Australia — PSYCHOLOGICAL counselling in the immediate aftermath of huge disasters such as the Black Saturday bushfires is mostly pointless, an Australian psychologist says.
Professor Richard Bryant, of the University of New South Wales, says most people recover quickly from the trauma of living through a major disaster, making psychological counselling unnecessary.
”Whenever we have a disaster, we have this practice where counsellors rush in under the premise that, if we don’t, people are high-risk in developing all sorts of psychological problems,” Professor Bryant said.
”Studies round the world tell us now that even though most people are very distressed initially, the vast majority of us bounce back within a few months.”
In the short term, it is far more important to ensure that people are safe, have shelter and are in touch with loved ones and their community, he said. Psychological intervention is only useful once symptoms of a lasting disorder become evident, which may take many weeks.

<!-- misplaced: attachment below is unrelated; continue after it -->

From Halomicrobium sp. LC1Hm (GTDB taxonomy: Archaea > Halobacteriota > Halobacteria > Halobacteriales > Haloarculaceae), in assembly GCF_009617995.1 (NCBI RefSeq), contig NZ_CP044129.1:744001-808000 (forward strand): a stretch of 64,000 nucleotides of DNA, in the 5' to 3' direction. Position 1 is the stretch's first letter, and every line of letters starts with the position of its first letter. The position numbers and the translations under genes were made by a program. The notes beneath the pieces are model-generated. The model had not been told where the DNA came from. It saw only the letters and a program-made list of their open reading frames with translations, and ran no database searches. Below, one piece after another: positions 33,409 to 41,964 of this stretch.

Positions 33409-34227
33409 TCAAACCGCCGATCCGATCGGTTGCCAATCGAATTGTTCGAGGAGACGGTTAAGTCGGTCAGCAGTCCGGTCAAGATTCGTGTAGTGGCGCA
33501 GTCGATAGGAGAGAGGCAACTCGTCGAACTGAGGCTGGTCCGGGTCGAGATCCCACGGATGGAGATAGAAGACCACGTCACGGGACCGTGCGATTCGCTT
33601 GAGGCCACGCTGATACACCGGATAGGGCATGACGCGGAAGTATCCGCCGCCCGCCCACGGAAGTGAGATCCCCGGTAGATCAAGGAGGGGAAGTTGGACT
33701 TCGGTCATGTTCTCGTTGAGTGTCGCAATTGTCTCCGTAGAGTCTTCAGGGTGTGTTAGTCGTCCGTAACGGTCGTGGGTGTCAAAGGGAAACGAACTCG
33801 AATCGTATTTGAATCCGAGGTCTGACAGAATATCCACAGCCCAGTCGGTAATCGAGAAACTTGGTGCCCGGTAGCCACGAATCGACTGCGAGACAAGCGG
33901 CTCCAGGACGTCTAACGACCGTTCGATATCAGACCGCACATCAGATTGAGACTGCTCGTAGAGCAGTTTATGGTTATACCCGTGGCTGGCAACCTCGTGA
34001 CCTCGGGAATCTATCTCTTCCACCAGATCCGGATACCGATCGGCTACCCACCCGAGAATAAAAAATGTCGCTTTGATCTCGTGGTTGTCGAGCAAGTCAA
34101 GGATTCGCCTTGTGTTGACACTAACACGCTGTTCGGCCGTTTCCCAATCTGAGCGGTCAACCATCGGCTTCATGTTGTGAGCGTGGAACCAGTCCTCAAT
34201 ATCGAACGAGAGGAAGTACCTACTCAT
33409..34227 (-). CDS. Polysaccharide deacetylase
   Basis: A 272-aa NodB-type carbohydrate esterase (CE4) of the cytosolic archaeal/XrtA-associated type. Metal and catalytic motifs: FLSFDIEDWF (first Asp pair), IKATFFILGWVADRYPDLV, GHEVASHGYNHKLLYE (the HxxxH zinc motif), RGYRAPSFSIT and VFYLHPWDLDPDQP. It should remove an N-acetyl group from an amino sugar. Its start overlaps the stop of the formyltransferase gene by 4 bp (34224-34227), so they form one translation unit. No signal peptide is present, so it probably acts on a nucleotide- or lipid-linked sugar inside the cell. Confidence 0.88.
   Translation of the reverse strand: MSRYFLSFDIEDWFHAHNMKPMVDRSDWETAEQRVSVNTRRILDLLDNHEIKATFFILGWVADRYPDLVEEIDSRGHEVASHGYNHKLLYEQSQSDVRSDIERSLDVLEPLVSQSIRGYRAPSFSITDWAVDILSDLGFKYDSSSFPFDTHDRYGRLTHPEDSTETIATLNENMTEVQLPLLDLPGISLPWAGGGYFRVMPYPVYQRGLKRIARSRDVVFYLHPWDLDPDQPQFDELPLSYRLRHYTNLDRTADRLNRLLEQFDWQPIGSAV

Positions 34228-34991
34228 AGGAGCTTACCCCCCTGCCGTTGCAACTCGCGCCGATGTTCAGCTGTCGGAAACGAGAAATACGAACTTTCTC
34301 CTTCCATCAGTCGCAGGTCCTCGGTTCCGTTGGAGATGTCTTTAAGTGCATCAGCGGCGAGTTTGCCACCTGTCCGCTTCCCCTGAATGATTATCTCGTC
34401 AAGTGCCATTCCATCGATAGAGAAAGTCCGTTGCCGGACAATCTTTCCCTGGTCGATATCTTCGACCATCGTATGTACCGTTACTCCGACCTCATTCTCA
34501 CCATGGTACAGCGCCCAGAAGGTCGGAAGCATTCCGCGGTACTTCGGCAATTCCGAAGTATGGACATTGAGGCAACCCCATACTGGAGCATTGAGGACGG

”There has been too much of the wrong type of counselling and too soon,” Professor Bryant said.
Only 10 to 20 per cent of people develop a mental health disorder that requires mental health assistance after a disaster. The rest are better served by practical problem-solving and by being taught skills to help them take control of their lives.
Studies had shown that the full psychological cost of events such as hurricane Katrina or Black Saturday could only be measured years later, when factors such as lingering unemployment and relationship stress were taken into account, he said.